There's a small subgenre of independent cinema that appeals only to the most patient (or masochistic) of filmgoers. This unnamed grouping is usually made up of low-budget foreign films that are character studies at heart, rarely showing much concern for plot, character growth, or any sort of action. For some of us, these films are gold mines of personality and depth; for others they're nightmares of ponderous self-indulgence. Whatever you think of these spare, independent features, The Dog Pound is one of them. Achingly slow and distracted for its first half, the film eventually gains strength and focus, and ends as a piece of affecting, thoughtful filmmaking from Manolo Nieto, a Uruguayan writer-director working alone for the first time.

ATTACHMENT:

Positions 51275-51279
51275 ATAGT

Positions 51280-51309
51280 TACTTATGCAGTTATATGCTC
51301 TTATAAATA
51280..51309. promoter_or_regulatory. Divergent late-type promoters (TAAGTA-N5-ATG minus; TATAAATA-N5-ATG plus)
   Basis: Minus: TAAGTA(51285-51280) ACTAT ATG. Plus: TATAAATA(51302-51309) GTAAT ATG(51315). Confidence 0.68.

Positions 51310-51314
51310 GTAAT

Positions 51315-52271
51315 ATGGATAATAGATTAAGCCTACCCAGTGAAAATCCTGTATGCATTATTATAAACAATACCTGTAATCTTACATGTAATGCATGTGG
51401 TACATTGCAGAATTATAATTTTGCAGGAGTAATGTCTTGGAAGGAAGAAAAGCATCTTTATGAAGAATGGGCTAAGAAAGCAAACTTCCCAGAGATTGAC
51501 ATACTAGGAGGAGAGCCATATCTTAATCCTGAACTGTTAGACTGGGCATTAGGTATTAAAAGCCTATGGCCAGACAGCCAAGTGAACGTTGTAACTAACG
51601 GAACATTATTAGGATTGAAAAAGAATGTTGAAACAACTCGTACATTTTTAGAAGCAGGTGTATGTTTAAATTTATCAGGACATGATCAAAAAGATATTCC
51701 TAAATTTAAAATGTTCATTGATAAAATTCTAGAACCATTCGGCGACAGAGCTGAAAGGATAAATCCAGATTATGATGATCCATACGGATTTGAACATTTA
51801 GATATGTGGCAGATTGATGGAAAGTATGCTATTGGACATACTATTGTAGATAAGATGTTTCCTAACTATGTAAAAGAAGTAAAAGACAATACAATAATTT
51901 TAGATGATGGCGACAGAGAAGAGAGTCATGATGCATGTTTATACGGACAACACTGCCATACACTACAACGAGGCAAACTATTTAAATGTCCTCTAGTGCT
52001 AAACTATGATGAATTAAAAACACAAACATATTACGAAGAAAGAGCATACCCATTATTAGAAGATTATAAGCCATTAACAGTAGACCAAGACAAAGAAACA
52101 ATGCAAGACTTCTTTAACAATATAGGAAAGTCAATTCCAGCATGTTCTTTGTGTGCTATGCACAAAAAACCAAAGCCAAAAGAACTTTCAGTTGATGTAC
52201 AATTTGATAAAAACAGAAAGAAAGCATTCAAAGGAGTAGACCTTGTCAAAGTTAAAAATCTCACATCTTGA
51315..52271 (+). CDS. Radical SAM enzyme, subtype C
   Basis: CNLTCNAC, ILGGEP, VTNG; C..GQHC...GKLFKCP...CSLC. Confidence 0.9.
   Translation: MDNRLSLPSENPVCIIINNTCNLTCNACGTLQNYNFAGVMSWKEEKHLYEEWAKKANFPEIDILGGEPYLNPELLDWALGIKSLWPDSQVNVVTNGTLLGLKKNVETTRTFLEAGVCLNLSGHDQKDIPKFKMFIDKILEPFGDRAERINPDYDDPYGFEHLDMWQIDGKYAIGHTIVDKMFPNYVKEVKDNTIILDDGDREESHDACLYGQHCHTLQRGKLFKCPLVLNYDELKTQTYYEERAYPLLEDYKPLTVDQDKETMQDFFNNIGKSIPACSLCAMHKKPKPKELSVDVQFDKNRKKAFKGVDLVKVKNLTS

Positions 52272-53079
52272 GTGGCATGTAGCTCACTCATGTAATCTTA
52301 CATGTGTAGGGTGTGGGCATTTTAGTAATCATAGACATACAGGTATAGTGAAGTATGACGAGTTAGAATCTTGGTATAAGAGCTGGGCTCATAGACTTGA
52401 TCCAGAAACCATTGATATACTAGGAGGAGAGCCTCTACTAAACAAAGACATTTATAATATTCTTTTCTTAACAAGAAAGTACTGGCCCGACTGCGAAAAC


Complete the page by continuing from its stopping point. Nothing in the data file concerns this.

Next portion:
Though it has a periodic tendency to wander almost at random, the movie centers on Daniel (Pablo Alexandre, a film student appearing on screen for the first time), a lazy, pot-smoking 25-year-old lay-about who lives, rent free, in the holiday cottage of his father (Martín Adjemián), and at first seems content to do so for the foreseeable future. His perfect life of sex, sleep and weed is thrown asunder when his father arrives unexpectedly and, disgusted by the state of David's life, cuts him off. Though his father feels that school -- even on scholarship, which he sees as freeloading on the state -- is essentially a waste of time, he agrees to let Daniel reapply (he's already spent some time at university in Montevideo) if he can finish building a house on the land his father gave him some months ago. Though Daniel brags a lot about his plans for the house, there's not even a foundation laid, and his father has nearly given up.